Recently I produced a couple of plein air paintings which I felt really captured the light. Painting light or how to represent light always fascinates me. So when I get it to work I am really happy.
Both of these watercolor paintings were done at Yarramundi Reserve. The reserve is situated at the junction of the Grose and Hawkesbury Rivers. You can find a brochure on the reserve here: Yarramundi Reserve.
Here are the reference photos I took of the scene which you might like to look at.
I was drawn to both scenes by the light shining through the trees. I also loved the shadow patterns on the ground. Unfortunately the photographs do not fully capture these effects. Hopefully they are good enough to give you an idea of what caught my attention.
When I am painting plein air I usually walk around the area to get a feel for it. Then when I find something that makes me go “Wow look at that!” I paint it. As I am primarily an into the light artist so I am always attracted by light and shadow patterns.
Painting light with watercolor
The trick to painting light with watercolor is to make sure you have a strong contrast between your lightest and darkest tones. Of course this is for scenes with bright lights. If the scene is full of fog or mist then the contrast would be much less.
Another point I keep in mind when painting watercolors is to stay focused on what I want to say with my artwork. In both of these cases it was the contrasting light and the play of shadows on the ground. Everything else was subordinate.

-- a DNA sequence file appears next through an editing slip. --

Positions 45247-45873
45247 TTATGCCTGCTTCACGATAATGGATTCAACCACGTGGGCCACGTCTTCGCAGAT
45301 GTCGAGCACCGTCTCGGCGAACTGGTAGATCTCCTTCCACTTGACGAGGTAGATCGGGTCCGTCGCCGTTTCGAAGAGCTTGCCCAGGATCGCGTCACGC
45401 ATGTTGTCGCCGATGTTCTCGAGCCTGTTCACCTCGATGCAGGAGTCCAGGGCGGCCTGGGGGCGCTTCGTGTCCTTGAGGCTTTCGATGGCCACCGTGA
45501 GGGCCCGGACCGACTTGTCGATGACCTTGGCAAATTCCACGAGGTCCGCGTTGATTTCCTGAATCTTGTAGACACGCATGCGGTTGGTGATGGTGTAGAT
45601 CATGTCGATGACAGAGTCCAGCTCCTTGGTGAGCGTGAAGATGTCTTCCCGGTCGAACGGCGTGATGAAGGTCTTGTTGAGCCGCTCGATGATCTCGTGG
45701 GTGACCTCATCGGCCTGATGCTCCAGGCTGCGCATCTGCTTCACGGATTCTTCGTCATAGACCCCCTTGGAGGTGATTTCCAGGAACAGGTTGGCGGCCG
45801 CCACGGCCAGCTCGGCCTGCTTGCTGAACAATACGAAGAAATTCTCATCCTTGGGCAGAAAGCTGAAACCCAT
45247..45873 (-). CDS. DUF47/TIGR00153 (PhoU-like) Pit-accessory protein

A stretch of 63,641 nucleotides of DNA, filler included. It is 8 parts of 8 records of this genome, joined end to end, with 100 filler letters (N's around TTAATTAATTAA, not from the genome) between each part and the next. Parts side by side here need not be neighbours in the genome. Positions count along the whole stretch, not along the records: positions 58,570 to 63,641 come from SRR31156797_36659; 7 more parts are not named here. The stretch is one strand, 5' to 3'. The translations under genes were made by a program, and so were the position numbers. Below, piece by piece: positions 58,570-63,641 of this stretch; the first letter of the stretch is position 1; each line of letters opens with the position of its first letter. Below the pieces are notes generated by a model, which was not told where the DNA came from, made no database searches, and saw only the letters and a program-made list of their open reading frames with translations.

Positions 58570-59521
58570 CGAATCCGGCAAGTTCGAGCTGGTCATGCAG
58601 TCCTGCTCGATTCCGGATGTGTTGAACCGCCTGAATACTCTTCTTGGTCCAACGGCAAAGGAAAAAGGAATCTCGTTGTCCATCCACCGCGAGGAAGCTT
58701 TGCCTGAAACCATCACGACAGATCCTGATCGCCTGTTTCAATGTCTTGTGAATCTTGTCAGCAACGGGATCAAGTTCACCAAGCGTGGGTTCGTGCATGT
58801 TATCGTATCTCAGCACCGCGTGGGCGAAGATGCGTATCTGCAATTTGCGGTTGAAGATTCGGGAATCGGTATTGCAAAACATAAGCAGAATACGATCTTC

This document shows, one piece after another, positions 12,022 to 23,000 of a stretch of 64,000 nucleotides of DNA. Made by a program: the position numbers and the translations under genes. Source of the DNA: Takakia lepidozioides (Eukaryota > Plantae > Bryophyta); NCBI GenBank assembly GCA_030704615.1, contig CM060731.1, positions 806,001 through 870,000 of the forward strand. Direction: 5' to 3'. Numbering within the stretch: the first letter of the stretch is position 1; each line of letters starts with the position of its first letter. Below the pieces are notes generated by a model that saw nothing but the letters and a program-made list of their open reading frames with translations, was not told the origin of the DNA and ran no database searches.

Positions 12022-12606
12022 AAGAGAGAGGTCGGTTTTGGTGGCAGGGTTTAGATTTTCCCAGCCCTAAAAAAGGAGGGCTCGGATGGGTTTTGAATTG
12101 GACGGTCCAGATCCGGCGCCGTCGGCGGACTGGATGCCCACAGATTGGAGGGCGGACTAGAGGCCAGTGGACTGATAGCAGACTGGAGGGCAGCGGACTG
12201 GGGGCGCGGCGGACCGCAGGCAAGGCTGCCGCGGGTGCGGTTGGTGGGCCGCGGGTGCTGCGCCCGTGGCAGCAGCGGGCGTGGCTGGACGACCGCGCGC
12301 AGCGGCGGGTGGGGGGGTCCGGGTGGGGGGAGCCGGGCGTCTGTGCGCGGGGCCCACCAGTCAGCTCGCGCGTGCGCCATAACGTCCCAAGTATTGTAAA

So I kept the background quite light. I then made the forward watercolors very strong. Some of my students even thought I had used ink. No ink, just French Ultramarine, Burnt Sienna and a little Permanent Alizarin Crimson. A lot less water was used in the foreground darks relative to the background.
Below are the finished paintings. Oh, the weather being wonderful was a big help!
If you have any questions about the above or painting light or shadows please let me know.
Recently I went plein air painting with my friends. We have a regular plein air day every Thursday. The group sometimes has eight or more people turn up and is a lot of fun. Most of the people who turn up to these plein air days are members of the Nepean Art Society, in Penrith. The location of my painting is about 20 minutes from my home.It is a small farm with a single pond, a few cows, and a mountain background. The scene had lots of information in it. Rather than trying to paint everything I saw I simplified the scene and concentrated on creating depth to my watercolor painting and capturing the reflections.
I started my watercolor painting with a very weak wash of cobalt blue and cadmium orange in the sky. Both water colors are Winsor and Newton artists quality watercolors. I painted this mix of watercolors down to the horizon line.